January 12, 1872|
|Died: January 14, 1909
|Batted: Left||Threw: Right|
|April 26, 1900 for the Boston Beaneaters|
|Last MLB appearance|
|July 17, 1907 for the Philadelphia Phillies|
|Earned run average||3.10|
|Career highlights and awards|
Charles Reno (Togie) Pittinger (January 12, 1872 – January 14, 1909) was a starting pitcher in Major League Baseball who played for the Boston Beaneaters (1900–1904) and Philadelphia Phillies (1905–1907). Pittinger batted left-handed and threw right-handed. He was born in Greencastle, Pennsylvania. Pittinger was a hard-luck pitcher who played for two of the worst teams in the National League at the turn of the 20th century.
In 1901, Pittinger joined the Boston Beaneaters rotation that included Vic Willis, Bill Dinneen and Kid Nichols. He started 33 games, winning 13 with a 3.01 earned run average in 27 complete appearances. The next season he collected 27 wins, tying with teammate Willis for the second place in the National League behind Jack Chesbro (29). In 1903, he had 18 victories with a 3.48 ERA, but led the NL with 22 losses. His 1904 season was almost the same, as he went 15–21 with a 2.66 ERA.
Before the 1905 season, Pittinger was sent by Boston to the Philadelphia Phillies in the same trade that brought Chick Fraser and Harry Wolverton to the Beaneaters. Pittinger finished with 23 wins, second to New York Giants star Christy Mathewson (31) for the NL lead. He also led the Phillies in starts (37), complete games (29), innings pitched (337) and strikeouts (136), while posting a 3.09 ERA. Hampered by shoulder problems, Pittinger averaged 8.5 wins and 115 innings from 1906–07. He did not return for the 1908 season.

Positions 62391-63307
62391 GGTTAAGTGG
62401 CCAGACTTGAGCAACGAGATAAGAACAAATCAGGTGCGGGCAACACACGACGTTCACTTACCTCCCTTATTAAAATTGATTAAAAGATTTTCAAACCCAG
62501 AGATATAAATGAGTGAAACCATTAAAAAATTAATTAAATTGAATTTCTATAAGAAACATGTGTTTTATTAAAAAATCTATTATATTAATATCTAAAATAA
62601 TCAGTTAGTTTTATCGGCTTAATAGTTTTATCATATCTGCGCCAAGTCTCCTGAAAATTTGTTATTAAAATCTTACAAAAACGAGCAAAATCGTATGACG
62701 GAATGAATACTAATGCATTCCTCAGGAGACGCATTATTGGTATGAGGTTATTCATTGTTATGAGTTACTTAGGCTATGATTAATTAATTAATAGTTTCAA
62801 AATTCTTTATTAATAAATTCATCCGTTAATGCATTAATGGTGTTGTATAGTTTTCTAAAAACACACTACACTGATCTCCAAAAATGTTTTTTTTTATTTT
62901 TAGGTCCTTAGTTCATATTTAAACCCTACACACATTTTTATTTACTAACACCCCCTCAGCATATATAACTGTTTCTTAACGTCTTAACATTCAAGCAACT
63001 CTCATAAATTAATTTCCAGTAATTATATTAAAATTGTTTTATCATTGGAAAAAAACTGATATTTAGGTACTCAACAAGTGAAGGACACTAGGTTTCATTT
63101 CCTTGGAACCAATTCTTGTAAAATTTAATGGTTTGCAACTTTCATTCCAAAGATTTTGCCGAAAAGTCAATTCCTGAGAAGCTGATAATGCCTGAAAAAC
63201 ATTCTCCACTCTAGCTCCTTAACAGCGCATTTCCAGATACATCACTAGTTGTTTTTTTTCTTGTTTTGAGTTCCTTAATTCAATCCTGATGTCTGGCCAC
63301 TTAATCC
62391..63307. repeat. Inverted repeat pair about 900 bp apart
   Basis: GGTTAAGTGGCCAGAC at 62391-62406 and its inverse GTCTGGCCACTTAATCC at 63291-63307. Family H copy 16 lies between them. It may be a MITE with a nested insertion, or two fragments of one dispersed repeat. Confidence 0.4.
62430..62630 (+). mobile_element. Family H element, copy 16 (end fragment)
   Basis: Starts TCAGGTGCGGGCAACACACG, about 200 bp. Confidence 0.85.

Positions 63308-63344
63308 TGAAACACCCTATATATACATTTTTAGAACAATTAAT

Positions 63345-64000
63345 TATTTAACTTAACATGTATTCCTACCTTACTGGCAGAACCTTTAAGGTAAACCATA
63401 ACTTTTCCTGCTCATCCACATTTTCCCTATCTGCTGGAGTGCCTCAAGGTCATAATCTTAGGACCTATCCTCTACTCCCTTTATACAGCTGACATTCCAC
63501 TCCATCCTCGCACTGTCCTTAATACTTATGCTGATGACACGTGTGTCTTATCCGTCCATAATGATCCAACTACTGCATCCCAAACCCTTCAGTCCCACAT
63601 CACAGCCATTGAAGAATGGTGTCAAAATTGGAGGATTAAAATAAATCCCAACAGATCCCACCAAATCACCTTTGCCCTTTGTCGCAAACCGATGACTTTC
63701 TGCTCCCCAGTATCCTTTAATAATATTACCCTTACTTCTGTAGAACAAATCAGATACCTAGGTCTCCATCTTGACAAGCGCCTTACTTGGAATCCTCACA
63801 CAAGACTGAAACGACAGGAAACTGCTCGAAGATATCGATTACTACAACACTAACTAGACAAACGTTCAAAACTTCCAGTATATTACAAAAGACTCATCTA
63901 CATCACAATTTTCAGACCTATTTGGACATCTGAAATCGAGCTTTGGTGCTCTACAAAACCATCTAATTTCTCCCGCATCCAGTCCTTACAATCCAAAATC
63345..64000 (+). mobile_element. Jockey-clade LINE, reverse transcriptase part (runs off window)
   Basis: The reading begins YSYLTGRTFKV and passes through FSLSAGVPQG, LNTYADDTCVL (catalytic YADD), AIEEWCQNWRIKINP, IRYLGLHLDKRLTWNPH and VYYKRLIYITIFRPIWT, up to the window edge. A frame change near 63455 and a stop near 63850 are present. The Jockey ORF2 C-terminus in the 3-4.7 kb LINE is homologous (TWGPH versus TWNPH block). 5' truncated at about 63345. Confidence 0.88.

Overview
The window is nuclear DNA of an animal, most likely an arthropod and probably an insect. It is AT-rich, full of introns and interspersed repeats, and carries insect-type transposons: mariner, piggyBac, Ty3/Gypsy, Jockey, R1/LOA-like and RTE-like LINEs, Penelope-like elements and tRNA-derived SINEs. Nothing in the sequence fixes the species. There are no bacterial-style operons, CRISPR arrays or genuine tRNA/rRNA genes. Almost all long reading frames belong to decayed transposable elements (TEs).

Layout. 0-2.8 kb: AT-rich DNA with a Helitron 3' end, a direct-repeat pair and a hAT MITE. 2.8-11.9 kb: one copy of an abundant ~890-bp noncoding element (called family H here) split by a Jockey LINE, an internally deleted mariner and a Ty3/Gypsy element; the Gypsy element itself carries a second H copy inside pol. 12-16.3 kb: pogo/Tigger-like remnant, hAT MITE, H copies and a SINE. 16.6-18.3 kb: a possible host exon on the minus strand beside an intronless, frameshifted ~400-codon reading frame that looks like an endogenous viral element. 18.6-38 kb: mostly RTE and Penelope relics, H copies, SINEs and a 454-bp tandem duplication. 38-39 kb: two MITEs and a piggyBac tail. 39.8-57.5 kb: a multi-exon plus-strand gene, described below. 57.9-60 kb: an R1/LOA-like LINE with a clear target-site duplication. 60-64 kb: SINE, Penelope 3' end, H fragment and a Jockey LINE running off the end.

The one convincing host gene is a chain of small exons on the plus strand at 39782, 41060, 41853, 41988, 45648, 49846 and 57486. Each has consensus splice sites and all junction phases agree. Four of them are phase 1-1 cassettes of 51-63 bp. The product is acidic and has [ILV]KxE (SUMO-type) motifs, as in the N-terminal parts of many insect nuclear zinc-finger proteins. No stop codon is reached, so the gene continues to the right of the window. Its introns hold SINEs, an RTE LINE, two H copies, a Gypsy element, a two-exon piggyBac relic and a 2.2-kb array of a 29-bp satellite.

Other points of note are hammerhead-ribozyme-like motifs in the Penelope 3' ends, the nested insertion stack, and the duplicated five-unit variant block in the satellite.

In an eight-year career, Pittinger posted a 115–113 record with 832 strikeouts and a 3.10 ERA in 2040-2/3 innings pitched.
Pittinger died in Greencastle, Pennsylvania, two days after his 37th birthday after developing Bright’s disease, which affects the kidneys..
- Career statistics and player information from Baseball-Reference, or Baseball-Reference (Minors)
- The Deadball Era